Lesley Glaister has written 11 novels, winning the Betty Trask and Somerset Maugham prizes for "Honours Thy Father". She lives in the Borders and Orkney as well as teaching a Masters' degree in Writing at Sheffield Hallam University.
Sophie Hannah is a literary polymath - poet, short story writer ( Daphne du Maurier award) and psychological suspense novelist from West Yorkshire. During this lively event on Monday 13 August, featuring two very distinctive young crime writers, chaired with flair and wit by Paul Johnston (also a crime writer), we learnt a good deal more about the research, ideas and plotting behind the writing of a thriller.
Glaister read from the opening pages of her new book, "Nina Todd has Gone", about Nina's strange encounter with Rupert, a dark, handsome stranger, at a conference. He invites her to dinner - she hesitates. "Suddenly I felt reckless. What the hell, I thought, Why not - what harm could it do?" What harm indeed. The story goes on to explore what happens when ordinary lives are turned upside down.
Then Sophie Hannah (who is so witty she could be a stand-up comedian as well!) explained the background of her new novel, "Hurting Distance" about Naomi who has had a long term affair with a married man, meeting once a week in the same motel room. But one day Robert fails to turn up and she reports him missing to the police. When they don't pursue the matter as anything serious, she invents an unsavoury background as a psychopath.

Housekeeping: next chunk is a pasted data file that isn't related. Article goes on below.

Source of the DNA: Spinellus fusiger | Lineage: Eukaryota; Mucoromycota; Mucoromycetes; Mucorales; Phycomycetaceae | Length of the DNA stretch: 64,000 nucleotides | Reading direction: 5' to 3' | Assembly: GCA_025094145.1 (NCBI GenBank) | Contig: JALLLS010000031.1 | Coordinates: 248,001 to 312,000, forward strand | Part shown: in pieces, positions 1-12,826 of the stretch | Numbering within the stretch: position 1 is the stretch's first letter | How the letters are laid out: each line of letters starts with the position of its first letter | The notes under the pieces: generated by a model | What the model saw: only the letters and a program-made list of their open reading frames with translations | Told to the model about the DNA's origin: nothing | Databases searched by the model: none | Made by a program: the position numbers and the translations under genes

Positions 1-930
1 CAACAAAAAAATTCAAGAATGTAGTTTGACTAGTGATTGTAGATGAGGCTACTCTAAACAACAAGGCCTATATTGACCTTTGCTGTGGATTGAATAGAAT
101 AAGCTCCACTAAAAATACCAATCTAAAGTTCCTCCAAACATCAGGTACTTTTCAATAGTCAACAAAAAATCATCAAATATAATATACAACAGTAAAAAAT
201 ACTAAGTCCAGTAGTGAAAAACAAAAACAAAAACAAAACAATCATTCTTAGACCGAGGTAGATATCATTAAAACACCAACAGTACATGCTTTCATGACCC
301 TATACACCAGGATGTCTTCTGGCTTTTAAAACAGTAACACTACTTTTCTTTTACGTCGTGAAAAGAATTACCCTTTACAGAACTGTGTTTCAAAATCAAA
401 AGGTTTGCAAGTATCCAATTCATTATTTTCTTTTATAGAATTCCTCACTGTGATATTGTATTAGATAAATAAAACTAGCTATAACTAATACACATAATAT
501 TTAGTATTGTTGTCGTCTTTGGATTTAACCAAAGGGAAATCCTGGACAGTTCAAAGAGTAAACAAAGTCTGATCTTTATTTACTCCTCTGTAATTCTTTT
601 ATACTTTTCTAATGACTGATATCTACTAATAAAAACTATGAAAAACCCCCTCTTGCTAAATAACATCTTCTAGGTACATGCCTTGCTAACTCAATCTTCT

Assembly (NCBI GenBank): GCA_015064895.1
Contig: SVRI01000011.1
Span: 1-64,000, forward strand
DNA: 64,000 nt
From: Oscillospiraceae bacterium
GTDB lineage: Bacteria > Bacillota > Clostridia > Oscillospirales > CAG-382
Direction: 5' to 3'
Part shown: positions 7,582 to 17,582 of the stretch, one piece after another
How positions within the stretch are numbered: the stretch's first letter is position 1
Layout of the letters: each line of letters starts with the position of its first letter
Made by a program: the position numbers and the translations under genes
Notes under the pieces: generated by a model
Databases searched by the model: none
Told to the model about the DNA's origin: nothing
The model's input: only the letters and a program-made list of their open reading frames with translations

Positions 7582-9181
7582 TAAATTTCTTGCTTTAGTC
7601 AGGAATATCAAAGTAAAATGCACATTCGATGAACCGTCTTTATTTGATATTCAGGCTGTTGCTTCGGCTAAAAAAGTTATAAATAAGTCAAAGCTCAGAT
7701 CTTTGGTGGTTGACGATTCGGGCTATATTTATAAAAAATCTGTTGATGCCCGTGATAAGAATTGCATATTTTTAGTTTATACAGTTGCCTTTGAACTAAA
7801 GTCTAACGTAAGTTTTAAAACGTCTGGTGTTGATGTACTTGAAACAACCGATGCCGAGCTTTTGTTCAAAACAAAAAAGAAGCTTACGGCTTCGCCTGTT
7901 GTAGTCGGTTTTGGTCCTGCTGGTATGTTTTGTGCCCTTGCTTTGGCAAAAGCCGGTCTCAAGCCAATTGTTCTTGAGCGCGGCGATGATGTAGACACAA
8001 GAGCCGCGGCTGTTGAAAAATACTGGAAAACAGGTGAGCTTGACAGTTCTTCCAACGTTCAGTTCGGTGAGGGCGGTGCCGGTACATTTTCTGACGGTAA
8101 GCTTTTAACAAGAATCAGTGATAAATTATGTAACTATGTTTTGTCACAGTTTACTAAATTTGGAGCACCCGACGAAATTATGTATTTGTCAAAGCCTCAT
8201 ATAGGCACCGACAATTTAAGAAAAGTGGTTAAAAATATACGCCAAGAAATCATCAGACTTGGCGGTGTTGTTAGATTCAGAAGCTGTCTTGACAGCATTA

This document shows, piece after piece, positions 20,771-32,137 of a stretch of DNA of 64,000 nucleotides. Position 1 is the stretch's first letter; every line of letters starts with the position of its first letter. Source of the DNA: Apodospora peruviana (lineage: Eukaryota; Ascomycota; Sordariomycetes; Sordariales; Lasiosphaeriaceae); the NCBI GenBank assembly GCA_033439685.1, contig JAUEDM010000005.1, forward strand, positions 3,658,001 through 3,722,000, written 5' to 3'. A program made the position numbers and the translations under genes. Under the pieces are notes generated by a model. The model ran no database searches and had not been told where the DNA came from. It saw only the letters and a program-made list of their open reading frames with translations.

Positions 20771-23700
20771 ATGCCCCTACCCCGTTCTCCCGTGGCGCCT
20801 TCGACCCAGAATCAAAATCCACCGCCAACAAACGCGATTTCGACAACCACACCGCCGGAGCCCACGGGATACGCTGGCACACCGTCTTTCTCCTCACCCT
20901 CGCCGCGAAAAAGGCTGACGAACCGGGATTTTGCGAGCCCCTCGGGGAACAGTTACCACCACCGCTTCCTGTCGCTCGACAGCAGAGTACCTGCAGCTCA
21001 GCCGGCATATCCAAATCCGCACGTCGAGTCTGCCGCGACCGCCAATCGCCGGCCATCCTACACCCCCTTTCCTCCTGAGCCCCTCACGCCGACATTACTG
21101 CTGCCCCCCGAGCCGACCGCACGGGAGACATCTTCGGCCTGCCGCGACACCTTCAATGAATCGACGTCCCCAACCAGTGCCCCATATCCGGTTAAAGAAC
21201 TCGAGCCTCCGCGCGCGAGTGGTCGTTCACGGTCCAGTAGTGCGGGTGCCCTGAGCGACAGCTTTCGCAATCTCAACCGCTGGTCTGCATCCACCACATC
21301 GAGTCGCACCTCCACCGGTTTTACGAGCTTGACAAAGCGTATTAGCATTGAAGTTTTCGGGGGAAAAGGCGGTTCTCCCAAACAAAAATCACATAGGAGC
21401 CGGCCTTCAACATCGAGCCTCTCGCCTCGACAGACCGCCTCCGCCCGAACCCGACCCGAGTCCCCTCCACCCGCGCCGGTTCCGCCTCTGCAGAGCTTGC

To questions from Paul Johnston and the audience, they both described how their stories had evolved (both coincidentally while on respective holidays in Borneo and a British Spa hotel, while swimming) and how they plan their novels.
Hannah compiles a 40 to 60 page outline, detailing the entire narrative from beginning to end. Glaister however finds writing is a "process of discovery", comparing reading with writing - "what will happen next?"
There was an hilarious discussion on acknowledgements in books - who should be thanked and why, often prompting a mystery in themselves. And finally on the topic of reading crime fiction: "I read books to be gripped," says Sophie .... "I want to be lost in a book, to be taken into a different world to be surprised," agrees Lesley. And in this entertaining hour we were certainly gripped by their illuminating discussion and left desperately wanting to find out what happens next to Nina and Naomi ...
Lesley Glaister, "Nina Todd has Gone" Bloomsbury Press
Sophie Hannah, "Hurting Distance" Hodder and Stoughton